Long-lost brothers, Brazil and India begin to converge in their interests as they slowly identify complementarities and share perceptions about the evolving international order.
By Karin Costa Vazquez
Long-lost brothers, Brazil and India begin to converge in their interests as they slowly identify complementarities and share perceptions about the evolving international order. The two countries, however, have not yet developed clear strategies towards each other and stereotypes continue to reinforce the existing lack of knowledge between both societies. As Brazil and India elect their new leaders, they are presented with an opportunity to review the mechanisms that can take bilateral relations to a new high.
Dismal until the early 2000’s, Brazil-India relations gained new impetus as reflected in the increase of high-level visits and trade flows between the two countries. This process culminated in 2006 with the signing of the Brazil-India strategic partnership and the placement of trade, agriculture, and science and technology at the core of bilateral relations. The strategic partnership also pointed the need to start a dialogue on regional and international issues like energy security and international terrorism, as well as to undertake closer coordination in international fora like the World Trade Organization and the United Nations Security Council.
A decade later, Prime Minister Narendra Modi and President Michel Temer agreed to scale-up Brazil-India strategic partnership during a bilateral meeting in Goa. The Indian Ministry of External Affairs had set out on its agenda to improve New Delhi’s ties with countries across the globe. Latin America offered an alternative source for India’s demand for raw material as well as new markets for value-added exports of Indian goods and services. Aside the economic argument, it was also in India’s interest to reduce its dependency on West Asia for its energy security. On the Brazilian side, increasing economic and trade ties with foreign countries and blocs could provide the country with wider commercial openness and attract foreign investments.
The resulting joint statement acknowledged that the decade-long strategic partnership had “opened a new phase” for Brazil-India relations. The document covered issues like trade, agriculture, science and technology and elaborated upon the institutional mechanisms for its implementation. The two countries agreed to deepen bilateral relations and leverage existing complementarities in areas like the production of pulses in Brazil, investment in the poultry sector in India, research and development of second generation biofuels, and the joint development of chemical and biological products to make the treatment of tuberculosis, cancer and HIV/AIDS more affordable and accessible. Brazil and India further reaffirmed their commitment to “increase the participation of developing countries in the decision-making bodies of multilateral institutions.”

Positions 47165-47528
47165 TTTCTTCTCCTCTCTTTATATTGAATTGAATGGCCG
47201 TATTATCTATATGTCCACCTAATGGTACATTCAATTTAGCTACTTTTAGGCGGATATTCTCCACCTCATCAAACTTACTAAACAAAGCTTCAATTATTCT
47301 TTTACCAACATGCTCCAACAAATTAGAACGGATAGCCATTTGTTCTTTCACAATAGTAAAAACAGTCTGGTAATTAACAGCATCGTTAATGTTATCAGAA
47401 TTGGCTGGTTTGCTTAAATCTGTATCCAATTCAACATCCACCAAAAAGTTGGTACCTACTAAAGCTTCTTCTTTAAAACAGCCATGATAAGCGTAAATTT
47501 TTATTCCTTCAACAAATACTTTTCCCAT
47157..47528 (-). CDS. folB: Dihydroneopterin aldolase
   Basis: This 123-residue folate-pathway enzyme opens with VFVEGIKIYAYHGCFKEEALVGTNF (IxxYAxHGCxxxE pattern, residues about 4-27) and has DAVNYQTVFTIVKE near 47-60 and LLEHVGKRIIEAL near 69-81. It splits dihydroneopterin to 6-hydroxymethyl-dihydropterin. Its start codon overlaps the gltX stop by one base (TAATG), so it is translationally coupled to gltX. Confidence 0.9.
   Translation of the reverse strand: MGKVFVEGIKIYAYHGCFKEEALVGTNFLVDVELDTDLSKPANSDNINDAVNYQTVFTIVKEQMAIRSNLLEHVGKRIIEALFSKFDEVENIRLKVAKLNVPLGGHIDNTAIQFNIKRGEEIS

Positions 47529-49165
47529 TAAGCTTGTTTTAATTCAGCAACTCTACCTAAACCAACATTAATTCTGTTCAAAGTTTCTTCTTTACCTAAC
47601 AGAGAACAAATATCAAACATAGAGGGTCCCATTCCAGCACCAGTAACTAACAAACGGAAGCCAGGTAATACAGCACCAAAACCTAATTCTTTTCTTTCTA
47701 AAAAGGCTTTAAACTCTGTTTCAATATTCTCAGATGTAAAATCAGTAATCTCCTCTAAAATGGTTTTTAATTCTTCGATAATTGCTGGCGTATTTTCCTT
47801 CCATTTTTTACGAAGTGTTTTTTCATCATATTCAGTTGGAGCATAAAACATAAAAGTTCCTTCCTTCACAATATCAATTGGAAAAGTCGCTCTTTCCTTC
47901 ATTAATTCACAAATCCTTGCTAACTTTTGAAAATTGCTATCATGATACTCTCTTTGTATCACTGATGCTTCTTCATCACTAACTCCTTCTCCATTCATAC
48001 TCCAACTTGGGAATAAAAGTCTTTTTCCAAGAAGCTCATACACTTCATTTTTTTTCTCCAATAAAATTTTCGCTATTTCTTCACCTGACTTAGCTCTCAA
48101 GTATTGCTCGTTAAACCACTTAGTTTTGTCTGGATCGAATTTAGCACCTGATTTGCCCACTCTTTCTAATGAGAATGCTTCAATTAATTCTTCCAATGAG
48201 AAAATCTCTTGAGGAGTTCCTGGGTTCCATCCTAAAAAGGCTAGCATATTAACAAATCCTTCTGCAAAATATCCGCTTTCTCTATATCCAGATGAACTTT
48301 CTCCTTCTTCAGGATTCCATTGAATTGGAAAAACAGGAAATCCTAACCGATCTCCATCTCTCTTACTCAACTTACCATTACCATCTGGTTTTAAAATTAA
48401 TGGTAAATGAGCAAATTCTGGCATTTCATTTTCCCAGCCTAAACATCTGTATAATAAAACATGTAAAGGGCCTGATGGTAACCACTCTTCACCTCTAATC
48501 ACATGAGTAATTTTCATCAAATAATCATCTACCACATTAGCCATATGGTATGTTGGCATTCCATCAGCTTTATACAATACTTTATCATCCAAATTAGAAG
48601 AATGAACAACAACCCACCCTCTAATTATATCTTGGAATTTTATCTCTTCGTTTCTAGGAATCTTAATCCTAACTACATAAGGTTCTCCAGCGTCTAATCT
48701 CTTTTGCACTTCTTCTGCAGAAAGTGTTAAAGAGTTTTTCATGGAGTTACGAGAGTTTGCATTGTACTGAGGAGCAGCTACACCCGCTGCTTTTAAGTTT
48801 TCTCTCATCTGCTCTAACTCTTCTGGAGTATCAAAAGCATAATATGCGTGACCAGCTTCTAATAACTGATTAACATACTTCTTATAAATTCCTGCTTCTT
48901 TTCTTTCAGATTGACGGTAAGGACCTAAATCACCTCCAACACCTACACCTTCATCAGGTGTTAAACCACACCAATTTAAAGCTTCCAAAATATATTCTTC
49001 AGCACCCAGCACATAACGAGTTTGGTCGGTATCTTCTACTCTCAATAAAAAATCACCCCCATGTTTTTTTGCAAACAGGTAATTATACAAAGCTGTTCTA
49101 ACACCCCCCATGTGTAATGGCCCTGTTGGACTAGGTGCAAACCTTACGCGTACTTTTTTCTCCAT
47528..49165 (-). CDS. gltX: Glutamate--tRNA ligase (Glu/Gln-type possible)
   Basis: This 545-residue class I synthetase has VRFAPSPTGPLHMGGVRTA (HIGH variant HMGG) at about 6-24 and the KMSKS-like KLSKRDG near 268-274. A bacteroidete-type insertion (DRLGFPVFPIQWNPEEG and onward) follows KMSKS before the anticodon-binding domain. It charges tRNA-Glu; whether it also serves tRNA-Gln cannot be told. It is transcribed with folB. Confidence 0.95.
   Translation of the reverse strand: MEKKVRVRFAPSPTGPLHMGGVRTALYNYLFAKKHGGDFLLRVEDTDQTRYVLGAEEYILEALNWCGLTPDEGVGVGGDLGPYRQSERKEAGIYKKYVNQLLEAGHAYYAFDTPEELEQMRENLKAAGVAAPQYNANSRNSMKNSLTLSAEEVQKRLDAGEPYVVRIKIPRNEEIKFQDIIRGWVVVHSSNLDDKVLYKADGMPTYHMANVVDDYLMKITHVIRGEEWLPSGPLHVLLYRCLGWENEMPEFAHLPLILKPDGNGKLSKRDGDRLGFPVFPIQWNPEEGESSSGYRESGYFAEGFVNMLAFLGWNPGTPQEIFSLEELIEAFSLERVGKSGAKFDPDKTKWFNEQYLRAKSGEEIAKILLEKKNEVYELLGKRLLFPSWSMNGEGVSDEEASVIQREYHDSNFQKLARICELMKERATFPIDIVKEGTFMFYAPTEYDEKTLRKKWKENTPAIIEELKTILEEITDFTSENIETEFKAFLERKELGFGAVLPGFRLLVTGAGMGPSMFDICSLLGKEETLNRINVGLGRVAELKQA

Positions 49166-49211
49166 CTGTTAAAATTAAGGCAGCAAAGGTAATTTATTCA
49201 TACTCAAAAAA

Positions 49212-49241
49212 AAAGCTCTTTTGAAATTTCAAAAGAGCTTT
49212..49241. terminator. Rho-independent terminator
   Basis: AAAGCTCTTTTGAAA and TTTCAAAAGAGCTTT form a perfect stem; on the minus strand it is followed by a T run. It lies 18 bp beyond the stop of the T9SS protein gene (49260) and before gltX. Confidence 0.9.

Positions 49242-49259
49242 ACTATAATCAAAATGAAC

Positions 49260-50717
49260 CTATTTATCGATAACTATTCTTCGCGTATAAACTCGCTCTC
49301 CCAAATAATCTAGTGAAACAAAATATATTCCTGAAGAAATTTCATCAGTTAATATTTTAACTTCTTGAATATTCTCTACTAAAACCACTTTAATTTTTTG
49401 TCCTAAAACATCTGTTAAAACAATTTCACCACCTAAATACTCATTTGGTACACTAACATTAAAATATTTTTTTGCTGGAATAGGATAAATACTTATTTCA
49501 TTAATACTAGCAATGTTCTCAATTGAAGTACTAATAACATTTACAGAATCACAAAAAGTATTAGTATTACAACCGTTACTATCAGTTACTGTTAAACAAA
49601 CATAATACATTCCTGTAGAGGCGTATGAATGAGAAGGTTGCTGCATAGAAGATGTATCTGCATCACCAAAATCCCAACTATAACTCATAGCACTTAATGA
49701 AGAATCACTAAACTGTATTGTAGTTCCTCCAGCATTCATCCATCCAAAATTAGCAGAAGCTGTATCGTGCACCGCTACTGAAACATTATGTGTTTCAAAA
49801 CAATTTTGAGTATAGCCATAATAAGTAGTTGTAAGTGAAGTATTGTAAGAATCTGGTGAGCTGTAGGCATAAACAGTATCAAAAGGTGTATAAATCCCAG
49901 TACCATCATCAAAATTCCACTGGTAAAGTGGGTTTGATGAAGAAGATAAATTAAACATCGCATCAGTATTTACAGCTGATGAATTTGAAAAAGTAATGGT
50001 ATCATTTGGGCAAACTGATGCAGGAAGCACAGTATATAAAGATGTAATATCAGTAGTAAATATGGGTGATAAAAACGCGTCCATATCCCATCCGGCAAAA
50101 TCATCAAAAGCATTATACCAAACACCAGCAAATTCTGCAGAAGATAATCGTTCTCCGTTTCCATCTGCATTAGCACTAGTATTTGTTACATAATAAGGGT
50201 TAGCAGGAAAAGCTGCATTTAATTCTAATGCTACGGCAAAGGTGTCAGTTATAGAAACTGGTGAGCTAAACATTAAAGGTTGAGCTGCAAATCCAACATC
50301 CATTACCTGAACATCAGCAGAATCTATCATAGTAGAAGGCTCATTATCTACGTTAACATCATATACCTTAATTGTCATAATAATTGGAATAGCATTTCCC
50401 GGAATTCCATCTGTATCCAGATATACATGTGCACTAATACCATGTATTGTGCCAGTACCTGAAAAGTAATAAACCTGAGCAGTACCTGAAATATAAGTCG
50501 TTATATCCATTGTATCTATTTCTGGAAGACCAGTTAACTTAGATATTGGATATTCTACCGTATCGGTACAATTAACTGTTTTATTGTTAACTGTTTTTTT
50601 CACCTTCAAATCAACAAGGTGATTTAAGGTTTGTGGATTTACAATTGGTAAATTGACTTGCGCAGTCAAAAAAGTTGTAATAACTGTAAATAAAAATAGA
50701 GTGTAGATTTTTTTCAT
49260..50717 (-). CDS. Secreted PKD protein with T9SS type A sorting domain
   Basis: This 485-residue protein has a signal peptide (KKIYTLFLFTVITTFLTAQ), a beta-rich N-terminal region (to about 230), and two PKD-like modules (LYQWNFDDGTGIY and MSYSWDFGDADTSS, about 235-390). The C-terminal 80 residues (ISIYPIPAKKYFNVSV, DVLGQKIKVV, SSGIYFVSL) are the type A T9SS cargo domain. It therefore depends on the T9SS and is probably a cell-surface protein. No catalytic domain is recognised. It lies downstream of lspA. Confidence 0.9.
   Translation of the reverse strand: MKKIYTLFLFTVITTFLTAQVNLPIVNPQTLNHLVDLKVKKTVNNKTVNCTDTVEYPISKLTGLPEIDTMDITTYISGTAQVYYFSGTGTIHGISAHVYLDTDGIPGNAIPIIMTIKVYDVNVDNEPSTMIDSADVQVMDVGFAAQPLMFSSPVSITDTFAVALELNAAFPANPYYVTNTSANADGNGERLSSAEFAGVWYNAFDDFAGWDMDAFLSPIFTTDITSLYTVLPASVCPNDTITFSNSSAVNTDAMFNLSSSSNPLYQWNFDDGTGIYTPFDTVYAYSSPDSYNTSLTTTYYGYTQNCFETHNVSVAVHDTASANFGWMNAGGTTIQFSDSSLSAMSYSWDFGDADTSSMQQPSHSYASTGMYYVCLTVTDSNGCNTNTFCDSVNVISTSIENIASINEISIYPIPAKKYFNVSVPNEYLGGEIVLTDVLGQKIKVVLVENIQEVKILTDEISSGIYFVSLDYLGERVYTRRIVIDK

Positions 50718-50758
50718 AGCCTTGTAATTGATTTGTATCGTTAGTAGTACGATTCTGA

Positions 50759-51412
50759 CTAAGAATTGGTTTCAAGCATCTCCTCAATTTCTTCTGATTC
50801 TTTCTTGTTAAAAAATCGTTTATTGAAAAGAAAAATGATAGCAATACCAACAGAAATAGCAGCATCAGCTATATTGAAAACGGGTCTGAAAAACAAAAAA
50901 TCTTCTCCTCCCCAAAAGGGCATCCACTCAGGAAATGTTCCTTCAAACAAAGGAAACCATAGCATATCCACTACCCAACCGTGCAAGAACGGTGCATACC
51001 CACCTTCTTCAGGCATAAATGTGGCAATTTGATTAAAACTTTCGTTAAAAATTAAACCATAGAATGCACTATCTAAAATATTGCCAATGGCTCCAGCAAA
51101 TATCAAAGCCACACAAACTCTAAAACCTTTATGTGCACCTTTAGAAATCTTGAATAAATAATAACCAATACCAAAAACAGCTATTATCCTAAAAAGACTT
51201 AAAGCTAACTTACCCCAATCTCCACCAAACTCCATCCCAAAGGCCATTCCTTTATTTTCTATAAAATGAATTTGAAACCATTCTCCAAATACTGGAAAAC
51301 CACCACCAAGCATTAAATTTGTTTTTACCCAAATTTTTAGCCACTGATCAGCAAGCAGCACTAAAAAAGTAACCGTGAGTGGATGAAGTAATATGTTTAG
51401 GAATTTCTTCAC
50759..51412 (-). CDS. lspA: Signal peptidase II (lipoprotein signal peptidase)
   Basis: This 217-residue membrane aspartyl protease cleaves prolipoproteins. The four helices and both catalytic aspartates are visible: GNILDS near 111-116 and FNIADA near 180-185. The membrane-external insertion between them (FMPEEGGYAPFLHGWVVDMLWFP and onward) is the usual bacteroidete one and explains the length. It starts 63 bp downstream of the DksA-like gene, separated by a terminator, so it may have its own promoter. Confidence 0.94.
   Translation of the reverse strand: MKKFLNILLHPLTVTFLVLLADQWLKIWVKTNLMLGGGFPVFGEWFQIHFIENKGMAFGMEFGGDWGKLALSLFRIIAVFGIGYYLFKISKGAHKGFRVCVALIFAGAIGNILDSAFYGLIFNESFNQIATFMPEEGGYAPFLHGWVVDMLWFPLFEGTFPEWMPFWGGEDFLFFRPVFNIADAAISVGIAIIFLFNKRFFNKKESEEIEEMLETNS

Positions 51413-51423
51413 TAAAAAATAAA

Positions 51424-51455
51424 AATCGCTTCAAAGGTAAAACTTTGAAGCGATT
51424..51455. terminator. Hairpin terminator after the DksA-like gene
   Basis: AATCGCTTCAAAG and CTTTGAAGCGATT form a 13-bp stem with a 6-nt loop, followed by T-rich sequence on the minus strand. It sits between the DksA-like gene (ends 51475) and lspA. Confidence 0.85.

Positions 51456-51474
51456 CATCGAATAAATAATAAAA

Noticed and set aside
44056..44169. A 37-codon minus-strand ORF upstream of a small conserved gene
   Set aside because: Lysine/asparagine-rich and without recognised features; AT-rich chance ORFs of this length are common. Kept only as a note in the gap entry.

Brazil-India strategic partnership has deepened with both countries cooperating within BRICS, IBSA, G4, G20, BASIC and the wider multilateral context of the United Nations. Yet, bilateral dialogue and cooperation still need to gain more density and autonomy. At a time when the world is witnessing the rise of China, its steadily growing presence and influence across Latin America and the Caribbean should be enough of an incentive to drive India to bolster its ties with countries in the region and Brazil in particular. Yet, Brazil and India have the opportunity to build an autonomous agenda based on areas in which the two countries have made strides and could learn from each other.
Realizing this potential will require people-to people initiatives to complement traditional diplomatic channels. Historical migration flows between Brazil and India have owed economic, scientific and cultural innovation as well as the emergence of several enterprises. As it has been in the past, human capital mobility will be fundamental for the future of bilateral relations. Brazil-India cooperation therefore could involve greater engagement and dialogue with scholars, scientists and business people through the creation of networks connecting universities, non-governmental organizations and companies amongst themselves and with governments. These networks could assist policy makers to identify new opportunities for collaboration, by bringing fresh views and new perspectives. They could also contribute to confirm or redefine priority areas as well as advance projects of mutual interest. Such initiative could be launched during PM Modi visit to Brazil for the occasion of the 11th BRICS Summit in November 2019 and followed by structured dialogues in the two countries.
If Brazil-India partnership gained new impetus with the signing of the strategic partnership, the realization of its full potential remains a challenge. Reimagining Brazil-India relations beyond cabinets is therefore necessary to advance a thriving partnership in the years to come.
(The author is Associate Professor, Assistant Dean for Global Engagement and Executive Director, Center for Africa, Latin America and Caribbean Studies School of International Affairs at O.P Jindal University. Views expressed are personal.)